6 Reasons the Columbus Blue Jackets Could Miss the Playoffs Once Again

Patrick DrottarCorrespondent IAugust 15, 2011

6 Reasons the Columbus Blue Jackets Could Miss the Playoffs Once Again

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    At the end of last season, the Columbus Blue Jackets missed the playoffs for the ninth time in their 10-year franchise history.

    General manager Scott Howson knew if he didn't make some necessary changes, he could soon be out of a job.

    Howson promised that changes would be made at the end of the year and he kept to his word, making a huge splash by acquiring All-Star center Jeff Carter right before the NHL entry draft.

    Howson was not done as the team acquired the rights to defenseman James Wisniewski days before the free agency period began and signed him to a six-year extension just hours before other teams had a shot at signing him.

    Columbus has clearly improved the outlook of the team with the new additions, and they'll surely need it playing in the very strong Western Conference. The hype that surrounding the city is to the point where anything but the playoffs would be seen as a disappointment.

    As competitive as the Blue Jackets have become, most believe that they will fall just short of their second playoff berth in franchise history.

    There are still several questions surrounding the team that could be the downfall of the Blue Jackets after such a monumental offseason.

Jeff Carter and Rick Nash Can't Gel on the First Line

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    Almost immediately after the Blue Jackets acquired Jeff Carter, he was already penciled in on the first line with captain Rick Nash by head coach Scott Arniel.

    Rick Nash finally has the top-line center that the Jackets' front office had been looking to acquire since Nash was drafted.

    The only issue with pairing Carter and Nash is the fact that both are proven scorers. Although Carter has averaged 33 assists in the past three seasons, he has a shoot-first mentality, as does Nash, and one wonders if there will be enough shots for the both of them.

    In past seasons, Nash's teammates put a lot of the weight on his shoulders, relying on Nash to do all the scoring. This caused the All-Star winger to try to do too much to try and put points on the board, which lead to one or two goals a night at best.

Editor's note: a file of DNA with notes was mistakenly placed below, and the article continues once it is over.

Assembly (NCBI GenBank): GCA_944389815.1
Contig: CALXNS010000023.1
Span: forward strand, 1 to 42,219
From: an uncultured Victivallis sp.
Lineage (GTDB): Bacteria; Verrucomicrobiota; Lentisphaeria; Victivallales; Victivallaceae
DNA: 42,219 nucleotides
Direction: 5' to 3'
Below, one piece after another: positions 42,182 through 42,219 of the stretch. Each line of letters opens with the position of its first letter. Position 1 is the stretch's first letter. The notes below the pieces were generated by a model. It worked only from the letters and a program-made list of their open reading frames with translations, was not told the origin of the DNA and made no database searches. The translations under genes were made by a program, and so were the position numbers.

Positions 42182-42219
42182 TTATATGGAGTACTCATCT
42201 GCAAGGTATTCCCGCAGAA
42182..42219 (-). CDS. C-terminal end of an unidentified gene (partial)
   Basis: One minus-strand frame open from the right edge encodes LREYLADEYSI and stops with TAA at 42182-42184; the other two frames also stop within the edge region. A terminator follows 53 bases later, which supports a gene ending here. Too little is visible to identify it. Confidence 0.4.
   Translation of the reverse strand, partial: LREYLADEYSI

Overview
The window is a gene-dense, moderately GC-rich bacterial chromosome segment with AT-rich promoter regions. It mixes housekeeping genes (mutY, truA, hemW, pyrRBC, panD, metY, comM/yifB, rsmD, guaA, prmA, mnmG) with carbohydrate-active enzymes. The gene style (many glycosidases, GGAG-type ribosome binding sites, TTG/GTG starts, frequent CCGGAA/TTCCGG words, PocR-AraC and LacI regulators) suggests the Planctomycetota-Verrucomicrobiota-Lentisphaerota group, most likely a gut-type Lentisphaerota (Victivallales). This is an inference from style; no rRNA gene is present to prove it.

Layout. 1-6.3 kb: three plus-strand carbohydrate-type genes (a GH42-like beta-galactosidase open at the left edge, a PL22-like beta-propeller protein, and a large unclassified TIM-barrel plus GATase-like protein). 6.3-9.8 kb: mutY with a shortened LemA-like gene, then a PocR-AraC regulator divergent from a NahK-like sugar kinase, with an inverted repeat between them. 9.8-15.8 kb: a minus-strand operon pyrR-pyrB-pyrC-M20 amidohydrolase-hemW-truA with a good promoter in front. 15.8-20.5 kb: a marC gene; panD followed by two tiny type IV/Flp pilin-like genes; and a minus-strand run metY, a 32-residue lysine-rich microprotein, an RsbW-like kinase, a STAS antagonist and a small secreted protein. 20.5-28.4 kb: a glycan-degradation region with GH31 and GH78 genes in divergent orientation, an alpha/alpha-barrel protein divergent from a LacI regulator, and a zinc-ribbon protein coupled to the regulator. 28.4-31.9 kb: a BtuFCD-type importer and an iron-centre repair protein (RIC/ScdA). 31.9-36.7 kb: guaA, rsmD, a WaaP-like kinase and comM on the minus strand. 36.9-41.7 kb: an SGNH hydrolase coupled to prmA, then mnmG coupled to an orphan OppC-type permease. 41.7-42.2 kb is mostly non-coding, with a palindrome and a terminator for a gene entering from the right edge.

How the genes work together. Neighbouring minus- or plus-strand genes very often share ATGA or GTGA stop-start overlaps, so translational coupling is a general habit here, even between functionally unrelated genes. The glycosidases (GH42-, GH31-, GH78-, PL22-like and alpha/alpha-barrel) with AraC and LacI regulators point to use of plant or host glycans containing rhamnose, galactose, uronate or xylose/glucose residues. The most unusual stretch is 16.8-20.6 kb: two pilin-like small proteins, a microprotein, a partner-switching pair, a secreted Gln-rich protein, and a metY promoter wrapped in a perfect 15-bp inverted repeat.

The hope is that with Carter on the same line, Nash's shot totals will decrease because his other linemates are actually scoring as well, causing his assist total to rise.

    However, if the two cannot gel early on in the season, all of the hype that Scott Howson brought to the city of Columbus will disappear as quickly as it arrived. 

James Wisniewski Falters Under Pressure of Being Quarterback of the Power Play

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    After the Blue Jackets acquired the rights to James Wisniewski, "The Wiz" traveled down to Columbus to meet with the front office to try and hammer out a deal before the free agency period began.

    He left after their meetings with a deal in hand, but no one was really sure if he would sign or wait to test the free-agent waters.

    Being from Michigan, the chance to play for his hometown Detroit Red Wings started to make Jacket fans weary that he may be staying home.

    However, just hours before free agency began, Wisniewski decided to sign with Columbus for one reason: Columbus wanted him.

    Before signing with Columbus, captain Rick Nash, center Jeff Carter and former junior-league teammate Jared Boll called Wisniewski to tell him that he could fill a major piece in the puzzle.

    Wisniewski will quarterback the Jackets' power play and their will be a lot of pressure on him to earn the six-year, $33 million contract he received.